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VOLVO says electric car production pollutes more than thermal vehicles

In the midst of the debate on the choice of adopting the electric car for better environmental protection, Volvo Motors has just published a new study in which it states that the production of an electric battery emits a lot of Co2.

Volvo is therefore showing that the production of an electric car generates more CO2 emissions than the production of a vehicle with a combustion engine. To prove its point, the Swedish manufacturer has published a study on the full carbon footprint of the manufacture of its C40 Recharge, the brand's second electric car, to compare it with the production of an XC40 with a combustion engine.

The results show that the manufacture of a C40 Recharge generates 70% more CO2 emissions compared to the XC40. Note that both vehicles are built in the same Volvo plant, on the same assembly line, and even share a large number of components.

According to the automaker, it is the production of the electric battery that increases the amount of Co2 generated by the process. The battery, essential for the operation of the car, represents a third of the emissions recorded during manufacture. According to Volvo, an electric car enters the market having already polluted more than a combustion car. It is from the moment it walks the roads that it will generate less CO2 and will ultimately be more ecological than a thermal vehicle.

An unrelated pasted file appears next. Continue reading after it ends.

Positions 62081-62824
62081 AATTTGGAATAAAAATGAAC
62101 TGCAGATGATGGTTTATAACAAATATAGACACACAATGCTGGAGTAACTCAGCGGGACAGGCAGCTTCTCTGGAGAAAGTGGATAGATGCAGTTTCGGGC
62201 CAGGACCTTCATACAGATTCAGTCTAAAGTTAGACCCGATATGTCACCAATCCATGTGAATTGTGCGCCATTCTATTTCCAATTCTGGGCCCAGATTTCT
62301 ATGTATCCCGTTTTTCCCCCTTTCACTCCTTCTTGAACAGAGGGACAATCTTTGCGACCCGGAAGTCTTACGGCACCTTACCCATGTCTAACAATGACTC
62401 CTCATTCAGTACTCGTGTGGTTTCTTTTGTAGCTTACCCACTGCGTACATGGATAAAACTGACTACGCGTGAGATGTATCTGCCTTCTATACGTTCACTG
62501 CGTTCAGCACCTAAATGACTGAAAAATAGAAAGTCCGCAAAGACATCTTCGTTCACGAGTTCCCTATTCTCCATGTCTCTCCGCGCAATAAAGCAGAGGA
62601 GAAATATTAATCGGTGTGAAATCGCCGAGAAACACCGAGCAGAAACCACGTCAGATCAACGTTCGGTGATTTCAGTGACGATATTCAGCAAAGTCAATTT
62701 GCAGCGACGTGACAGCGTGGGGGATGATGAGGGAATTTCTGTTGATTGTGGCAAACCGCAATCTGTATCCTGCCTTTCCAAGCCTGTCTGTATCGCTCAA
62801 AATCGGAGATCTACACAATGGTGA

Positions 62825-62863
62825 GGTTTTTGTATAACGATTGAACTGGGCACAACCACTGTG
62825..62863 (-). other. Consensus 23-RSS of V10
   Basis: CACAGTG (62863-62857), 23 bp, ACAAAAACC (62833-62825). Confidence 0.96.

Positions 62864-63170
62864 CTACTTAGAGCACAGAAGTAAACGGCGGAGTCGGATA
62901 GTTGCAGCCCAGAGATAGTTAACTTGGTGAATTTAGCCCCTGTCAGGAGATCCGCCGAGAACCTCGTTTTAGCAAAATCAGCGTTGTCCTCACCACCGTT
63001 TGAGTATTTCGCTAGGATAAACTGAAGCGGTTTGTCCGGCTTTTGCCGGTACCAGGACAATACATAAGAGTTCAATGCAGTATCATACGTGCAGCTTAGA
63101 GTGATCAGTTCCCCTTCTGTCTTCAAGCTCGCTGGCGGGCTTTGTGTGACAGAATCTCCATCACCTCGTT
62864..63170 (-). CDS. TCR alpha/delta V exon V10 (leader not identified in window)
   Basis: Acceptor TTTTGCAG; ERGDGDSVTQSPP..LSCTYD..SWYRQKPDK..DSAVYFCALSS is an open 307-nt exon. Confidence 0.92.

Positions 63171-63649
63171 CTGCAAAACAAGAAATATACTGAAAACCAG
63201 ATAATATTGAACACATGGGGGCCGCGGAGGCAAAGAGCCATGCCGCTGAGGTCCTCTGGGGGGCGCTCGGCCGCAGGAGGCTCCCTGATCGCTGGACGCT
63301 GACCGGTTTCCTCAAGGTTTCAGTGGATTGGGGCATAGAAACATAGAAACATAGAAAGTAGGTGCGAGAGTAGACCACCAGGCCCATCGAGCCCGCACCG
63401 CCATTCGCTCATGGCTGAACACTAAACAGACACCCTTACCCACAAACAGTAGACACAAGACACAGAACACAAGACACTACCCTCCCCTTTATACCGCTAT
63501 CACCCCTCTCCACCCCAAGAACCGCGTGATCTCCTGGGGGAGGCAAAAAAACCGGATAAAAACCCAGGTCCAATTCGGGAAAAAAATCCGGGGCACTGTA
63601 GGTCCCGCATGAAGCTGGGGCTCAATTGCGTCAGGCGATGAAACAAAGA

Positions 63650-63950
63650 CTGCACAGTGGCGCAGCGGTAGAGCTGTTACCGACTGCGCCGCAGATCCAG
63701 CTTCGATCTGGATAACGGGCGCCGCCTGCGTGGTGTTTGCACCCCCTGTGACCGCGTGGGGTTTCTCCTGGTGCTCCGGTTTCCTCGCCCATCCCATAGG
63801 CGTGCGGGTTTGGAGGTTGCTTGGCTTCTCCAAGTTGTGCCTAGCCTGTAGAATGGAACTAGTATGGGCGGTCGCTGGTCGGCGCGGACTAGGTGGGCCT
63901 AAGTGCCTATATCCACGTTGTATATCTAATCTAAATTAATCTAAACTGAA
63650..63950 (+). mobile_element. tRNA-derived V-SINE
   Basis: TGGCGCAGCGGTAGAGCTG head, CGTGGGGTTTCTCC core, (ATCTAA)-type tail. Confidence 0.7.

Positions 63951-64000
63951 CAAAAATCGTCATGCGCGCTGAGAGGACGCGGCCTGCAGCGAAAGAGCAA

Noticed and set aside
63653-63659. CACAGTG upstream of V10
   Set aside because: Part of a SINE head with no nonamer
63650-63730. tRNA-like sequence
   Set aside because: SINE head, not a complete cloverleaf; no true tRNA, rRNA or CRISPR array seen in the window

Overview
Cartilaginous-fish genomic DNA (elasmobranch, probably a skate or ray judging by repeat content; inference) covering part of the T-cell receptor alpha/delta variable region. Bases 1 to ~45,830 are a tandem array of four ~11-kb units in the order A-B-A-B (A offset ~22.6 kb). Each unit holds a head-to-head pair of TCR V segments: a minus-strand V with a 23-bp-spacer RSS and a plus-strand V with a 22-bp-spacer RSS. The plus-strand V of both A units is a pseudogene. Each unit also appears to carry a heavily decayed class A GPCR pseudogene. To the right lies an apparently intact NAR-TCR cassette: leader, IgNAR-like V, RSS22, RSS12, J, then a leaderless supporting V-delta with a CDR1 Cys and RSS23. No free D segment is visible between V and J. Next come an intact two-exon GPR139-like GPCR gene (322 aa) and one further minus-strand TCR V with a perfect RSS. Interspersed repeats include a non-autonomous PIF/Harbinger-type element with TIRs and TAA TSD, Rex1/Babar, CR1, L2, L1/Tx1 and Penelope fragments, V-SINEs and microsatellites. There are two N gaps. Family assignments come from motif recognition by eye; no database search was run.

Volvo's study also takes charge of the entire life cycle of a vehicle. The life cycle of a car takes into account all the emissions generated between production and when the car reaches 200,000 km of road. For an electric car to catch up with the excess Co2 emitted during its design, it must imperatively drive more than 200,000 km before going through the recycling box.

To reduce the amount of Co2 involved in the production of electric batteries, Volvo recommends turning to clean energy from manufacturing. Thus, a C40 will have a CO2 footprint of around 27 tonnes during its life cycle if the electricity comes from clean sources. If not, a C40 Recharge can generate over 50 tonnes of Co2 in one cycle. “We need green electricity throughout the entire supply and production chain, not just in the use phase,” summarizes Jonas Otterheim, Climate Action Manager at Volvo.

Volvo is still at the forefront of ecological and safety concerns.


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